Beware the Ides of August?

Articles From: Interactive Brokers
Website: Interactive Brokers


Chief Strategist

Seasonality is an important but unpredictable factor in stock market behavior. As we have noted multiple times – most recently yesterday – traders love to find consistent patterns. It would be terrific if the calendar could reliably provide those patterns. Unfortunately, while it is easy to see which months tend to offer better stock market performance, it is very difficult to rely on long-term averages.

One thing that is clear is that August tends to be among the worst months for US equity investors.  Over the past 25 years, only 3 of the 12 months have averaged losses for the S&P 500 (SPX) during that period: February (-0.26%), August (-0.60%), and September (-0.67%). 

The idea that stocks go up more often than not should not be surprising.  It’s a well-known fact that stocks have tended to go up over time, so it stands to reason that more months would be positive than negative.  It is also well-known among traders that we have seen various hiccups over the years in both February (“Volmageddon, for one) and early autumn.  Although some of the worst drops have occurred in October, so have some significant bottoms and turnarounds.  Last October featured both.  That duality means that October is one of the positive months at +1.55%.  (April is best at +2.53%, by the way)

Why, then, does August tend to be a down month?  One theory is that August is the most popular month for vacations in the Northern Hemisphere, with negative implications for liquidity.  Thinner markets tend to be more susceptible to negative surprises.  It would also not be surprising if traders begin looking ahead to the normally difficult September period, thus making them less willing to buy dips or commit new capital.

Thus, it should not be surprising that August has been by far the best month for the Cboe Volatility Index (VIX) over the past 25 years with an average rise of +10.42%.  Unsurprisingly, September (+6.95%) and February (+4.38%) show the next biggest gains.  Over time, it has been advantageous to own volatility in late summer.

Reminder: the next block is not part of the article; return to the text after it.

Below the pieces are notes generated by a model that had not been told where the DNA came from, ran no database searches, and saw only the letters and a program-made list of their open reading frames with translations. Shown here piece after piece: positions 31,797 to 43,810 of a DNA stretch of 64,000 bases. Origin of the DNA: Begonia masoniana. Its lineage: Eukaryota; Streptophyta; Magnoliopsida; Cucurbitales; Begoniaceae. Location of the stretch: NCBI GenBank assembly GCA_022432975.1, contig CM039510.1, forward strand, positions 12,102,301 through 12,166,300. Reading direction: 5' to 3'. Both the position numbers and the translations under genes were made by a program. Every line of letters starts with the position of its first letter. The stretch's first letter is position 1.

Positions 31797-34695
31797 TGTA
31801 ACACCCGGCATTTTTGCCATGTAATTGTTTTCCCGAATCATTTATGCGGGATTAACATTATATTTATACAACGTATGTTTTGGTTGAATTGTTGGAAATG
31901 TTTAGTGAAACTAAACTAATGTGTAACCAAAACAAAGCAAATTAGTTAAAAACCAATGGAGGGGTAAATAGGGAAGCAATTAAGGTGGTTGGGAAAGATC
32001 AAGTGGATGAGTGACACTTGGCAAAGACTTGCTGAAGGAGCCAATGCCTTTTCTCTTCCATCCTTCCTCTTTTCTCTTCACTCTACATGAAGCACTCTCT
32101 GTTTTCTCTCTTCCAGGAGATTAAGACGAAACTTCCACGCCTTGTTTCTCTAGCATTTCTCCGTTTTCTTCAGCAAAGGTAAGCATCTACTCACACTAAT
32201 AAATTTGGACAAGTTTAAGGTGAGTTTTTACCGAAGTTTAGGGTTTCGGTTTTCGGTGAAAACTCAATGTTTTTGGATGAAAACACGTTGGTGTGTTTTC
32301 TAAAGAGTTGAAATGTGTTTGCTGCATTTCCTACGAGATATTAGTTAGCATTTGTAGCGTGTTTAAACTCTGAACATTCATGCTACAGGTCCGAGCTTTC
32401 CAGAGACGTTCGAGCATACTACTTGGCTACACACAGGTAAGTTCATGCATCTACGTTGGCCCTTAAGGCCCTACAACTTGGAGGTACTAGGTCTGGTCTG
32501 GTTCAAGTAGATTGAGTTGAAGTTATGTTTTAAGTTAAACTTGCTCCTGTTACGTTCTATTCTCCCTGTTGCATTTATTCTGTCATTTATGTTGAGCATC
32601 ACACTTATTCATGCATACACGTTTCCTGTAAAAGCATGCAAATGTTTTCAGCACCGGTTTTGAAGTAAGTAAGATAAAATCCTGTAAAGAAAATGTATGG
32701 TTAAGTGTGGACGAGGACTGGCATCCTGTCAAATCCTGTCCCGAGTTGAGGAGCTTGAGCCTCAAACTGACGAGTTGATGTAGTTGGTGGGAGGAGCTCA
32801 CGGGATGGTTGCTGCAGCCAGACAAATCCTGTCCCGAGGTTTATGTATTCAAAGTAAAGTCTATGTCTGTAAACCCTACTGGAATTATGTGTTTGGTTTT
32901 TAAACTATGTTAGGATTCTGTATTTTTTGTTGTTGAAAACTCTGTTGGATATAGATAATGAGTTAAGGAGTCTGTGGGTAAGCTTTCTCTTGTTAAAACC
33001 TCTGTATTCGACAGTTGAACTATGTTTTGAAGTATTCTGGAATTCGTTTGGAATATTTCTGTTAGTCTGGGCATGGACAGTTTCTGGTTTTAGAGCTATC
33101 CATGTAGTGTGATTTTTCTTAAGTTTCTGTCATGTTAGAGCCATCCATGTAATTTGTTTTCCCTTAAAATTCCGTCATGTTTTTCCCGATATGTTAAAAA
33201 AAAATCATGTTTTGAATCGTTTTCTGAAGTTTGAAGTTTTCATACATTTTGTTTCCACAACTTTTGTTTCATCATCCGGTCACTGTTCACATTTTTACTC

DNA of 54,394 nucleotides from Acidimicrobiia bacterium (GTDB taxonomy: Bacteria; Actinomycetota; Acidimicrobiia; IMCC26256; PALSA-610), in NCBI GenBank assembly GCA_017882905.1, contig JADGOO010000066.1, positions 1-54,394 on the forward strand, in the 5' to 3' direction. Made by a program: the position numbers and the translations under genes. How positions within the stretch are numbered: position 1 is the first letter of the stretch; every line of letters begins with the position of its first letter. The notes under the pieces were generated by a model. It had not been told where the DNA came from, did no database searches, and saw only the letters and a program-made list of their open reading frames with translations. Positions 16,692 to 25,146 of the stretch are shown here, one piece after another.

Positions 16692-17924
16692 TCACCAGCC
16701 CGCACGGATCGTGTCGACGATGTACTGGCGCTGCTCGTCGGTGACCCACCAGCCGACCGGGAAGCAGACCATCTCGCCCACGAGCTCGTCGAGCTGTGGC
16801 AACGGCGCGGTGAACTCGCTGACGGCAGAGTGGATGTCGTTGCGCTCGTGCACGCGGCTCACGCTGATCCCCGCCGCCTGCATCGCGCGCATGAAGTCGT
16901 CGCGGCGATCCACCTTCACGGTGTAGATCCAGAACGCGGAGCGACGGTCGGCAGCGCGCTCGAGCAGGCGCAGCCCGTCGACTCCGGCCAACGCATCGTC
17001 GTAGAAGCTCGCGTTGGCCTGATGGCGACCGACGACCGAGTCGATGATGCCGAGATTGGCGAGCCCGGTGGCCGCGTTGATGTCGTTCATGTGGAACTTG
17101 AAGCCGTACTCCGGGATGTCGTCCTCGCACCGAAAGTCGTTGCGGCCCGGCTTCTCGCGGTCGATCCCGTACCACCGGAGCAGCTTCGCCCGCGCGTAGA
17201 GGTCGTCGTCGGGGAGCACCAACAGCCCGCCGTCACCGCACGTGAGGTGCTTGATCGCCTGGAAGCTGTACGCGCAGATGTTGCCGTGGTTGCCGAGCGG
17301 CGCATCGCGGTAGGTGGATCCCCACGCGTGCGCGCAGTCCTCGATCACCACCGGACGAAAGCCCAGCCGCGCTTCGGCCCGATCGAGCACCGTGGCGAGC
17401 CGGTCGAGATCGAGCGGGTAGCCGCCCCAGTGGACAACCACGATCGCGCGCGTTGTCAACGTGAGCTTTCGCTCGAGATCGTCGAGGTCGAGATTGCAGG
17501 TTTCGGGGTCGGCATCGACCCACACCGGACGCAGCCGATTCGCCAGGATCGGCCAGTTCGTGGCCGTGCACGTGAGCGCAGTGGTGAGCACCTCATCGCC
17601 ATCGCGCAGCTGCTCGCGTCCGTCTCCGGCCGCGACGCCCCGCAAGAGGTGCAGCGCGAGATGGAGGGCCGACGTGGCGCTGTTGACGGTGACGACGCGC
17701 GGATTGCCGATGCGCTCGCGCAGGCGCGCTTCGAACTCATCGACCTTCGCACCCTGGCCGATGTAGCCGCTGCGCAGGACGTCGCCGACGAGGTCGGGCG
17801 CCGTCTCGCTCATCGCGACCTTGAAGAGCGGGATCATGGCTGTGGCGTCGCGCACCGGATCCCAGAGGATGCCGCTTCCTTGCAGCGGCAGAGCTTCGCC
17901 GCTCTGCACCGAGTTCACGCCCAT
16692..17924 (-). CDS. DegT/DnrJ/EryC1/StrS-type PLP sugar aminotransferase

Remember, VIX is constructed to provide the market’s best estimate of volatility over the ensuing 30 days.  If both August and September are typically nervous months for equity markets, then it is quite sensible for markets to price in higher volatility assumptions. 

Based upon those long-term averages, investors would be prudent to reduce their equity exposures and increase their hedges over the coming days.  But it’s not that simple.  SPX rose 14 times in the last 25 Augusts, while VIX fell in 10 of them.  In other words, stocks actually rose more often than not in August.   Although VIX rose more often than not, it is hardly perfect.  The difference can be explained by the “look-ahead” nature of VIX.  Traders likely had begun to anticipate higher volatility in the coming 30 days even before stocks began to sink. 

Seasonality is important to consider.  Too bad it can’t be relied upon.

4 thoughts on “Beware the Ides of August?”

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